The Oxford Handbook of Causal Reasoning

ISBN : 9780199399550

Michael Waldmann
768 ページ
178 x 254 mm
Oxford Library of Psychology

Causal reasoning is one of our most central cognitive competencies, enabling us to adapt to our world. Causal knowledge allows us to predict future events, or diagnose the causes of observed facts. We plan actions and solve problems using knowledge about cause-effect relations. Although causal reasoning is a component of most of our cognitive functions, it has been neglected in cognitive psychology for many decades. The Oxford Handbook of Causal Reasoning offers a state-of-the-art review of the growing field, and its contribution to the world of cognitive science. The Handbook begins with an introduction of competing theories of causal learning and reasoning. In the next section, it presents research about basic cognitive functions involved in causal cognition, such as perception, categorization, argumentation, decision-making, and induction. The following section examines research on domains that embody causal relations, including intuitive physics, legal and moral reasoning, psychopathology, language, social cognition, and the roles of space and time. The final section presents research from neighboring fields that study developmental, phylogenetic, and cultural differences in causal cognition. The chapters, each written by renowned researchers in their field, fill in the gaps of many cognitive psychology textbooks, emphasizing the crucial role of causal structures in our everyday lives. This Handbook is an essential read for students and researchers of the cognitive sciences, including cognitive, developmental, social, comparative, and cross-cultural psychology; philosophy; methodology; statistics; artificial intelligence; and machine learning.



Part I Theories of Causal Cognition
1. Associative Accounts of Causal Cognition
Mike Le Pelley, Oren Griffiths, and Tom Beesley
2. Rules of Causal Judgment: Mapping Statistical Information Onto Causal Beliefs
Jose Perales, Andres Catena, Antonio Candido, and Antonio Maldonado
3. The Inferential Reasoning Theory of Causal Learning: Towards a Multi- process Propositional Account
Yannick Boddez, Jan DeHouwer, and Tom Beckers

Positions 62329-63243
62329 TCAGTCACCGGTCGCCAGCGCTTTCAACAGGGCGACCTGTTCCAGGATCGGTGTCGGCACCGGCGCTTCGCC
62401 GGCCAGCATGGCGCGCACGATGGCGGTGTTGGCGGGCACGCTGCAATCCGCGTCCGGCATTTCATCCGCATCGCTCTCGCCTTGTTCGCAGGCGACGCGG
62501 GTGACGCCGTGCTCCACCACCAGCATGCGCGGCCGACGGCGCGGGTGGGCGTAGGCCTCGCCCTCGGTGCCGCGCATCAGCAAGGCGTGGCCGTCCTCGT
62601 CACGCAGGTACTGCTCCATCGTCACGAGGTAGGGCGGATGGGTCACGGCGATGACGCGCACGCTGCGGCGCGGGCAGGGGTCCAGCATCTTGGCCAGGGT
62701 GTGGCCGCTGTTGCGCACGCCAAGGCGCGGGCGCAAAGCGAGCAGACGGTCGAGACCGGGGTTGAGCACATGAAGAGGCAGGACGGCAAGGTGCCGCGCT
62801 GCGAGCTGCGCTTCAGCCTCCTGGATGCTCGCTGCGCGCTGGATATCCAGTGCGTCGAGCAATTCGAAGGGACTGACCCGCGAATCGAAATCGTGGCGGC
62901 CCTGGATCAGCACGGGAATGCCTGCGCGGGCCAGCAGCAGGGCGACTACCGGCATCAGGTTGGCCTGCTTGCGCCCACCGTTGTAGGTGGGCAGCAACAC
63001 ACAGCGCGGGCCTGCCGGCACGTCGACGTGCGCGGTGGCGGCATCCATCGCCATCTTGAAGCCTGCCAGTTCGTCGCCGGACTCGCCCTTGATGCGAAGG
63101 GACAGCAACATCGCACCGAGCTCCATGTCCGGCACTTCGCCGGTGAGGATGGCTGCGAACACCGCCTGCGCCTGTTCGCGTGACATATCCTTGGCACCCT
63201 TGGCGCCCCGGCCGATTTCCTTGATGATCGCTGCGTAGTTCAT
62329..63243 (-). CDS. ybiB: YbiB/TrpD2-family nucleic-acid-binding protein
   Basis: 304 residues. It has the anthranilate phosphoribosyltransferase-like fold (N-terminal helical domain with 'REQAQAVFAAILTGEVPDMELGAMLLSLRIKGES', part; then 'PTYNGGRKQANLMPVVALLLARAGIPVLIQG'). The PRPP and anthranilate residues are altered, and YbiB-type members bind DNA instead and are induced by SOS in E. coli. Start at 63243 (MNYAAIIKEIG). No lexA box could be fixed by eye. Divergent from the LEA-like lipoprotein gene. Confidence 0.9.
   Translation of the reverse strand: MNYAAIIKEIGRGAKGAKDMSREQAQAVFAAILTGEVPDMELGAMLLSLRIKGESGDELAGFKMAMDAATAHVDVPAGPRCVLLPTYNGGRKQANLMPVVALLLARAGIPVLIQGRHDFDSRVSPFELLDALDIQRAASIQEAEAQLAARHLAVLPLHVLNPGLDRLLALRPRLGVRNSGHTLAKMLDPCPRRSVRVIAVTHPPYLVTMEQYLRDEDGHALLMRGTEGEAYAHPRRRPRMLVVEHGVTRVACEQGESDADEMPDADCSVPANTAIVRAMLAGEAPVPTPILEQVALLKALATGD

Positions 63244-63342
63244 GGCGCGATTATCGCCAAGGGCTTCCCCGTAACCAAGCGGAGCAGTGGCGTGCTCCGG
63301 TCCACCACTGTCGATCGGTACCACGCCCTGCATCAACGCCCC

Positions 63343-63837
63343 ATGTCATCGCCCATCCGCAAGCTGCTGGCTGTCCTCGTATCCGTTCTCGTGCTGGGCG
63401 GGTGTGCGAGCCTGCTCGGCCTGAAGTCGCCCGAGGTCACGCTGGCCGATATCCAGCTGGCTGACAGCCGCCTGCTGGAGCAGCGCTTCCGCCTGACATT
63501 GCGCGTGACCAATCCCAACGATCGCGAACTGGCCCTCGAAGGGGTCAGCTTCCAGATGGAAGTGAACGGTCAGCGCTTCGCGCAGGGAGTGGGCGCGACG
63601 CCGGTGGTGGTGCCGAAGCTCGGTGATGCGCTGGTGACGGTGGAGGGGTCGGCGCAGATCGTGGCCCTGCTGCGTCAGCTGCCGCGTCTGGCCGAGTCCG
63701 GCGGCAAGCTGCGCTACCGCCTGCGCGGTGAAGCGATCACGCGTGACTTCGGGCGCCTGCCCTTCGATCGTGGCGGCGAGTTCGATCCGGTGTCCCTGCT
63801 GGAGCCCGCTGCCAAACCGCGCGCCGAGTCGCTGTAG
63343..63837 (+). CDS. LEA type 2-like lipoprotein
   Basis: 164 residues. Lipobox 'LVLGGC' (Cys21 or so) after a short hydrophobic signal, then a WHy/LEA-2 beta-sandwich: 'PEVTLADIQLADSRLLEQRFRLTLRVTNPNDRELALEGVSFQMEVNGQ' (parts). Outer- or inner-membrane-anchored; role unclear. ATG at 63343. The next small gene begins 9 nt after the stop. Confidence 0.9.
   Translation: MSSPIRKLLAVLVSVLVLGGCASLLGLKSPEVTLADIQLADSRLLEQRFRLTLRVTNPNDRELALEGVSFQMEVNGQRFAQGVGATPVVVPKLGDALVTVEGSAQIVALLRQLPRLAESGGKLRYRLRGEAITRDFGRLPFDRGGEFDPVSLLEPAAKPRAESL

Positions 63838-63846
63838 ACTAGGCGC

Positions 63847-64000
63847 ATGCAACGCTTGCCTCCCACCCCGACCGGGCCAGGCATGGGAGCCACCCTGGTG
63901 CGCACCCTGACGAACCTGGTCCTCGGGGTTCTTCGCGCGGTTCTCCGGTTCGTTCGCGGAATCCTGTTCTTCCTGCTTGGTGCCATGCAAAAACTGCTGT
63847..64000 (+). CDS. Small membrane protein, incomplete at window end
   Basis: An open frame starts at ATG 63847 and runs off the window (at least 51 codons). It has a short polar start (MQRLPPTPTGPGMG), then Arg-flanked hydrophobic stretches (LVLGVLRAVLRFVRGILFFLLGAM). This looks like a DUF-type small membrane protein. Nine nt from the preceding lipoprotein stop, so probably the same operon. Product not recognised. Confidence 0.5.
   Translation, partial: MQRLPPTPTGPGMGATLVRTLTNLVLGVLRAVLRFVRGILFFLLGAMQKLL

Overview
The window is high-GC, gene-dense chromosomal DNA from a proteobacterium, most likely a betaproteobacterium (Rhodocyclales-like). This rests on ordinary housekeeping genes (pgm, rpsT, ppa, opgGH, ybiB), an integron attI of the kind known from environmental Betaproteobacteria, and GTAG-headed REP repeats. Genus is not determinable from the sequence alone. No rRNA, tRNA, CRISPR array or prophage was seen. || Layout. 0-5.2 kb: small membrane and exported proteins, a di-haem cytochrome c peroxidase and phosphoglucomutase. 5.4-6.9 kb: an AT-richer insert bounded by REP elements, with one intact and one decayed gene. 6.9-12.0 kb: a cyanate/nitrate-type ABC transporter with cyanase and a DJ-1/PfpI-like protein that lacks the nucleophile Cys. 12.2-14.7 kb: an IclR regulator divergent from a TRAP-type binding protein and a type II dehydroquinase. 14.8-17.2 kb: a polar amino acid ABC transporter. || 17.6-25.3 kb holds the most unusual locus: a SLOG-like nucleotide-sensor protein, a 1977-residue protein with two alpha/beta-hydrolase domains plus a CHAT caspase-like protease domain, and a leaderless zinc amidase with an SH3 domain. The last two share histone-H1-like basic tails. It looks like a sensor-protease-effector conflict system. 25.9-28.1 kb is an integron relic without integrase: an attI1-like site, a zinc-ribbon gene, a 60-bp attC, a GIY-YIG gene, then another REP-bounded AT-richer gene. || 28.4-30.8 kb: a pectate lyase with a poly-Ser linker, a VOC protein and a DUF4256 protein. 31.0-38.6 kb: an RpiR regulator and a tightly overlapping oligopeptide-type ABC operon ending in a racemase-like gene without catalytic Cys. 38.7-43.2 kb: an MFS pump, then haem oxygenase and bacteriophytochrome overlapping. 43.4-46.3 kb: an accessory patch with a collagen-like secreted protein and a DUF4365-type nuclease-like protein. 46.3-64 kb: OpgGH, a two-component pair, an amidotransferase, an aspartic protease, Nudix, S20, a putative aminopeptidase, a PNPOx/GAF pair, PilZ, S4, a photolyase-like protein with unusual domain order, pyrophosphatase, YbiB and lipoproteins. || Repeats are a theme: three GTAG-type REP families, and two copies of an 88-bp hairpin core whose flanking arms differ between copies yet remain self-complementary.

.4 Causal Invariance as an Essential Constraint for Creating a Causal Representation of the World: Generalizing the Invariance of Causal Power
Patricia Cheng and Hongjing Lu
5. The Acquisition and Use of Causal Structure Learning
Ben Rottman
6. Formalizing prior knowledge in causal induction
Tom Griffiths
7. Causal Mechanisms
Samuel Johnson and Woo-kyoung Ahn
8. Force Dynamics and Causation
Phil Wolff
9. Mental Models and Causation
Phil Johnson Laird and Sunny Khemlani
10. Pseudocontingencies
Klaus Fiedlerand Florian Kutzner
11. Singular Causation
David Danks
12. Cognitive Neuroscience of Causal Reasoning
Joachim T. Operskalski and Aron Barbey

Part II Basic Cognitive Functions
13. Visual Impressions of Causality
Peter White
14. Goal-directed Actions
Bernhard Hommel
15. Planning and Control
Magda Osman
16. Reinforcement Learning and Causal Models
Sam Gershman
17. Causation and the Probability of Causal Conditionals
David Over
18. Causal Models and Conditional Reasoning
Mike Oaksford and Nick Chater
19 Categories as Causal Models: Categorization
Bob Rehder
20. Categories as Causal Models: Inductions
Bob Rehder
21. Causal Explanation
Tania Lombrozo and Nadya Vasilyeva
22. Diagnostic Reasoning
Bjorn Meder and Ralf Mayrhofer
23. Inferring Causal Relations by Analogy
Keith Holyoak and Hee-Seung Lee
24. Causal Argument
Ulrike Hahn, Roland Bluhm, and Frank Zenker
25. Causal Decision Making
York Hagmayer and Philip Fernbach

Part III Domains of Causal Reasoning
26 Intuitive Theories
Tobias Gerstenberg and Josh Tenenbaum
27 Space, Time, and Causality
Marc Buehner
28 Causation in Legal and Moral Reasoning
David Lagnado and Tobias Gerstenberg
29 Role of Causal Knowledge in Reasoning about Mental Disorders
Woo-kyoung Ahn, Nancy Kim, and Matt Lebowitz
30 Causation and Causal Reasoning in Natural Language
Torgrim Solstad and Oliver Bott
31 Social Attribution and Explanation
Denis Hilton

Part IV Culture, Development, and Phylegeny
32 The Development of Causal Reasoning
Paul Muentener and Elizabeth Bonawitz
33 Causal Reasoning in Nonhuman Animals
Christian Schloegl and Julia Fischer
34 Causal Cognition and Culture
Andrea Bender, Sieghard Beller, and Doug Medin



Michael R. Waldmann, PhD, is Professor of Psychology at the University of Gottingen, Germany. He has received the early career research award from the German Society for Psychology, and is a Fellow of APS. Currently he is serving as an associate editor of the Journal of Experimental Psychology: Learning, Memory, and Cognition, and as chair of the Scientific Advisory Board of the Max Planck Institute of Human Development, Berlin. The focus of his research is on higher-level cognitive processes across different species and cultures.